Small, seemingly insignificant acts can have an impact beyond anything imagined. For example, a kind word, simple gesture, or thoughtful deed can brighten another’s day or even change his or her outlook on life. Drinking more water, taking a short walk each day, and cutting back on sugar can lead to increased energy, better sleep, and improved physical health.
Breaking down big goals into smaller, manageable steps can help us achieve success over time. Small actions and changes may seem insignificant on their own, but when combined with others and repeated consistently over time, they can have a profound impact on our lives and the lives of those around us.
The Bible is full of stories where small things made a big impact. Consider David’s faith, courage, and the smooth, small stone in his defeat of Goliath—how it inspired the Israelite army to victory. Or the widow who gave two small coins in the Temple treasury and received Jesus’ praise for her faith and generosity. Recall when Jesus fed five thousand with only five loaves of bread and two fish, demonstrating the abundance that can result from small acts of generosity and faith.
It is also true small things can have a big impact in life and in ministry. The Lord gifts all believers with time, talents, and resources to be used for the furthering of His Kingdom. No matter how small or insignificant we think our gifts are, God can multiply them by His strength to produce a great impact in our lives and on the world around us.
This principle is not only true in life and ministry but in savings as well. When it comes to retirement savings, time and compounding interest are your friends! You probably have heard the term compound interest, but what does it mean? Compound interest works by allowing your savings to earn interest not only on the principal invested, but also on the interest earned over time. As your savings grow, the amount of interest earned also increases, accelerating your savings growth.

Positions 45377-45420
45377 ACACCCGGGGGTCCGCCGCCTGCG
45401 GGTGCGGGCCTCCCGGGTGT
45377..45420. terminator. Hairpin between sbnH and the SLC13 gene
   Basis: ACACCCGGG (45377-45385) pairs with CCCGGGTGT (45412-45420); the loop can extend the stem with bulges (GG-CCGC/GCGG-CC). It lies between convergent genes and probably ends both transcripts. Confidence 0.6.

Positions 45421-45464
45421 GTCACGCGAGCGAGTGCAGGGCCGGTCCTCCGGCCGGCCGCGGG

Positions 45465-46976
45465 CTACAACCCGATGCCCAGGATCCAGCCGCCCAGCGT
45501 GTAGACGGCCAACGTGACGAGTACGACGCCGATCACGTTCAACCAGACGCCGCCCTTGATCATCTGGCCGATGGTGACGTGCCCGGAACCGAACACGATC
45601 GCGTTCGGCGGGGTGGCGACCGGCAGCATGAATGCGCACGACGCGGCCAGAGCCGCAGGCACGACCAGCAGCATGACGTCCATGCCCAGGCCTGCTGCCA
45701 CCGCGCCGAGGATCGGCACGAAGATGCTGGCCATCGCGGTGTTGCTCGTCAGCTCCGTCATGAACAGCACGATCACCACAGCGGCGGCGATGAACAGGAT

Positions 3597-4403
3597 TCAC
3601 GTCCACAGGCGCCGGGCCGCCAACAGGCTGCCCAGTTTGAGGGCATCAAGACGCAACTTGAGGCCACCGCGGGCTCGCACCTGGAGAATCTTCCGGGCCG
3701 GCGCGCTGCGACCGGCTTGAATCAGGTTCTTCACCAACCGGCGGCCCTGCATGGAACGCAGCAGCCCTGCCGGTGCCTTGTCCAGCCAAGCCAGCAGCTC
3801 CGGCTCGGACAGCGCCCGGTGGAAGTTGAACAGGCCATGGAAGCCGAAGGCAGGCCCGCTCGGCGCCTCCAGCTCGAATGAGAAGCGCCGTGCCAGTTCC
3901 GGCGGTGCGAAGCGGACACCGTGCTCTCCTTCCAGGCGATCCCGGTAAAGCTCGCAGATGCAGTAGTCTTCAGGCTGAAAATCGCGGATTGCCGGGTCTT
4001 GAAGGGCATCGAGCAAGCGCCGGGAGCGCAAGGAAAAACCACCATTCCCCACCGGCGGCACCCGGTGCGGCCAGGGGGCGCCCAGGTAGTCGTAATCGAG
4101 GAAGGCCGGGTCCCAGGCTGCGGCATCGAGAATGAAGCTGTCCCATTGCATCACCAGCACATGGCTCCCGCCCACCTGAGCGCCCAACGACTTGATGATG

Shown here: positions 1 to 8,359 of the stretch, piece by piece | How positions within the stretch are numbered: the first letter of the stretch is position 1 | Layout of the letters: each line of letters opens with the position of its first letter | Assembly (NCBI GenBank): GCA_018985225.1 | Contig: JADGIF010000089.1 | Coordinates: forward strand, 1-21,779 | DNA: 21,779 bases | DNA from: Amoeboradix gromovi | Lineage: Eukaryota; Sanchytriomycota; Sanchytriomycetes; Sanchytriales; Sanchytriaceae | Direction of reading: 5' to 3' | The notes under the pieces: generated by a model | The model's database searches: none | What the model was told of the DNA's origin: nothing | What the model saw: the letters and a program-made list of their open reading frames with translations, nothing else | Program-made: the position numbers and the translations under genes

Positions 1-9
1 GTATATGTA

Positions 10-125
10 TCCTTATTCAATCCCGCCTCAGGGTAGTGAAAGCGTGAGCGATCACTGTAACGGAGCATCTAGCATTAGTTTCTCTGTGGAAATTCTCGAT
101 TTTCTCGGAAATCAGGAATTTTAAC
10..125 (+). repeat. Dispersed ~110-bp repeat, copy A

Consider a 25-year-old who puts aside $3,000 per year toward retirement for a decade. That is basically $58 dollars a week for ten years. Or $30,000 for those of you doing the math. After 10 years, at age 35, the individual stops making contributions completely. By age 65, the $30,000 investment will have accumulated $472,000 (assuming 8% annual return).
Now consider a 35-year-old who starts putting away $3,000 per year for 30 years, or $90,000. At age 65 the investor will have accumulated $367,000 assuming the same 8% annual return, a difference of $105,000. Plus, this person had to contribute $60,000 more money for less return.
As you can see from this example, time is the key ingredient for compound interest. The more time compound interest can work, the more powerful it becomes. The earlier you begin saving for retirement, the more time your money has to grow. It is best to start saving as early as possible, even if it’s a small amount. The power of compound interest can turn your small savings into a substantial nest egg over time.
Don’t wait! God can use us and our money in a compounding way for ministry, both now and in the future.
This article was previously posted in the June/July 2023 edition of ONE Magazine.